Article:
Birds ‘live on’ as woman practices her taxidermy: ‘Valid and important part of conservation’


A woman in the U.K. is “killing” it in taxidermy as she stuffs dead birds for a living — and is now seeking to teach her skill to others.

Elle Kaye, 31, has been a taxidermist for over a decade. She prepares, stuffs and/or mounts birds for display or study. 

She said she originally wanted to be a veterinarian but realized she “wasn’t academic but had a creative eye,” as SWNS noted of her abilities.


Later, when studying fine art and sculpture at Loughborough University, Leicestershire, she started looking into taxidermy and said she “fell in love” with the art.

Now, she’s using her love of animals and creativity to teach the next generation of taxidermists.

Prices for her creations, which come in all shapes and sizes — from a blue tit to an exotic peacock or a flamingo — range from £250 (about $310 in U.S. dollars) to £2,500 (about $3,100 in U.S. dollars), as SWNS noted. 

Kaye is based in Wembley, Greater London. 

On her website, she explains that all the “specimens I work on are [a result of] natural deaths (age, sickness or injury, window death) and come from zoos, breeders or aviculturists.”

She also says on her site that she works only “on domestic birds and not mammals.” 

She said, “It is so rewarding to be close to birds,” as SWNS reported. “Taxidermy is a very valid and important part of conservation.”

Fox News Digital reached out to Elle Kaye via her website. 

Kaye said that when she “first joined the industry, the resources were limited and there was little-to-no community — especially for the younger generation of taxidermists. I did the work, but it was an arduous process of learning and relearning methods and processes.”

She said it was also “pretty lonely.”

“This work will teach us about the planet and the species on it.”

She added, “Now that I have almost a decade of practice under my belt, I think it’s really important to cultivate safe spaces for people who historically haven’t had access,” as SWNS reported.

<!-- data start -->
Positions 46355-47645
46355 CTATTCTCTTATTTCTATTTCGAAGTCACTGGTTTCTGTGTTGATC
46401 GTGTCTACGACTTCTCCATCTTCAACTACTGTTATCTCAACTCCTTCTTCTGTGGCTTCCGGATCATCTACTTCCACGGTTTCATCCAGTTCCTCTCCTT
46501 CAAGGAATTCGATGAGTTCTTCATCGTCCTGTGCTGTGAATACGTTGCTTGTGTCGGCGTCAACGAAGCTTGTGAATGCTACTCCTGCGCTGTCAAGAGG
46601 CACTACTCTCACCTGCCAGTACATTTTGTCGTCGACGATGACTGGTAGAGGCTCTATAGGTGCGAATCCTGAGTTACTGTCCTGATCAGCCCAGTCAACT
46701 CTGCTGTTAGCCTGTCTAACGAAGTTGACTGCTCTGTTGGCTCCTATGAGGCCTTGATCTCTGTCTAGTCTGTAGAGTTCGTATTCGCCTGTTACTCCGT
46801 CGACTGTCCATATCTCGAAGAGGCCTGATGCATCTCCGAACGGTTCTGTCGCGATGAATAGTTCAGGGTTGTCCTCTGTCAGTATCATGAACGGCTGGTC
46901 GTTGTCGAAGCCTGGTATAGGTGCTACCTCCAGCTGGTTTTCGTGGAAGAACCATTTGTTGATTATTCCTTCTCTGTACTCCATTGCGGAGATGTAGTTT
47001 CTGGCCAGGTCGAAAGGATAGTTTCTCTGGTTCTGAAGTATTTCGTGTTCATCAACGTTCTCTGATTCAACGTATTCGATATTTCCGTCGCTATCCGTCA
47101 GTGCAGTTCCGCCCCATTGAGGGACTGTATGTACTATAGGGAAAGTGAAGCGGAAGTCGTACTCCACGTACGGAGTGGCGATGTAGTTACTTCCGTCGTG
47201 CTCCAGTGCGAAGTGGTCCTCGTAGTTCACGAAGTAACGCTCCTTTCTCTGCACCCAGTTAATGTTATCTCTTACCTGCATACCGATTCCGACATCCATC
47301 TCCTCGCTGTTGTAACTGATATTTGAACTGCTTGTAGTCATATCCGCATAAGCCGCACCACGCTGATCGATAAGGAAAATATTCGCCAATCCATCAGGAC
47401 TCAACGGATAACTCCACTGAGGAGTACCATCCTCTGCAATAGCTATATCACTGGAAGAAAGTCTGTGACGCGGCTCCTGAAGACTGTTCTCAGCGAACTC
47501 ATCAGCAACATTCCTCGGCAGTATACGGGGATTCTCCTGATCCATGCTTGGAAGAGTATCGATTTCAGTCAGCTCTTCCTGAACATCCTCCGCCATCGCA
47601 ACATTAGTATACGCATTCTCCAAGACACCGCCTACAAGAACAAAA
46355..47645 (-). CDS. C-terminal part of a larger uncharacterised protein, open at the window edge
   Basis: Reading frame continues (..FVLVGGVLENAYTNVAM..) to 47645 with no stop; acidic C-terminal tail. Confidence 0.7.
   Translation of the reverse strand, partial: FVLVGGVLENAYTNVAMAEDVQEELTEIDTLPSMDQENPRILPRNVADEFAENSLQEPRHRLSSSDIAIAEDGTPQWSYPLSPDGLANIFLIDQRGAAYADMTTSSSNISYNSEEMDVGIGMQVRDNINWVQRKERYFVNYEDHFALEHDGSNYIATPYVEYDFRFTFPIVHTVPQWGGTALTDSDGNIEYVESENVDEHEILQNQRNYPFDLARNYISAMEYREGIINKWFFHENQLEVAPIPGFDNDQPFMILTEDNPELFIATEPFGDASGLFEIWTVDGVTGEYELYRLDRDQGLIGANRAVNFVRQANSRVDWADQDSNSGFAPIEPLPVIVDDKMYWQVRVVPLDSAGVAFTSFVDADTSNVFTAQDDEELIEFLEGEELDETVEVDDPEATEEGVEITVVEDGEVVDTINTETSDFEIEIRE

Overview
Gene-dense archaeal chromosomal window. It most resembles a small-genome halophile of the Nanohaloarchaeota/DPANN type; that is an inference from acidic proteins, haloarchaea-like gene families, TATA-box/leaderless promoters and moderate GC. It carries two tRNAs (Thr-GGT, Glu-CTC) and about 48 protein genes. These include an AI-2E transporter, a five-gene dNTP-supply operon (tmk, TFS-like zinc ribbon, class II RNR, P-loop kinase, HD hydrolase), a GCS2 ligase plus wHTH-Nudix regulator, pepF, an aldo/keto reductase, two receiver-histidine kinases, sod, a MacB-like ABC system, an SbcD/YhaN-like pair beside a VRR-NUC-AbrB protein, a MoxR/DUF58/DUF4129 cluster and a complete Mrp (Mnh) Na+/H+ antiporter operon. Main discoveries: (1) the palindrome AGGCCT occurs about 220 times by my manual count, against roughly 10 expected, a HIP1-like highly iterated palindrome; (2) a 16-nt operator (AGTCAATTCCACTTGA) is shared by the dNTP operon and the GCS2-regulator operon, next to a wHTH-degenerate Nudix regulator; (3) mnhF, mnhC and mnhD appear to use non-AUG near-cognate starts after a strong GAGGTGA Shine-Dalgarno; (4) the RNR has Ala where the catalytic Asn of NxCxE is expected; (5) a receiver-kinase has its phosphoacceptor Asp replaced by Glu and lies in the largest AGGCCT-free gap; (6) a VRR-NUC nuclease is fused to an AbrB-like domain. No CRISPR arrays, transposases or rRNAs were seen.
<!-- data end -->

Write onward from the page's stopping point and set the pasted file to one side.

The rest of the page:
After a college lecturer suggested to her that she look into taxidermy as a possible career, she spent days reading literature on the subject and decided it was the route for her.

Kaye said, “It married my interests — both my love of animals and creativity,” as SWNS noted. “It was the perfect pairing for me … This work will teach us about the planet and the species on it.”

She’s a “massive bird lover.”

She added, “I believe there is a fine line between being a taxidermist and a puppeteer. I have been asked to make shoes and clothes out of bird skins, which I declined.”

She said that in the past, she’s also been “asked to make furniture and hybrid creations — the combinations of two different animals — which again, I always refuse.”

She said that one of the challenges of her work is dealing with trolls on social media who don’t understand exactly what she does — or how careful she is about it. 

“A lot of the hate” that she gets, she said, “is coming from a place of loving animals and working on the assumption that taxidermy is coming from a place of brutality — it is a knee-jerk reaction,” as SWNS reported of her comments.


“I have been compared to serial killers, like Jeffrey Dahmer,” she said. “I have had people say [that] I should burn in hell … I work on my own, so I have to handle the negativity on my own.”

Kaye explained that she’s a “massive bird lover” and specializes in birds. 

“I have worked with all sorts of birds, both wild and exotic. I have worked with flamingos, swans, peacocks, parrots and local British birds like robins and woodpeckers.”

“It reminds me not to take every day for granted.”

She said that when she began work in this field, she believes she was one of a few women to take this career path.

She also said that working with dead animals makes her appreciate her life more, as SWNS reported. 

“Because you have that reminder of mortality so frequently — it reminds you of the fragility of life [and] keeps me grounded in enjoying my life.” She also said, “It reminds me not to take every day for granted.”

She started a mentorship platform in April 2020, SWNS noted.


“I created a free mentorship platform with over 2,000 active members, which provides a safe place for people to post their work for critique and to ask questions,” she told SWNS.

Details about her work can be found at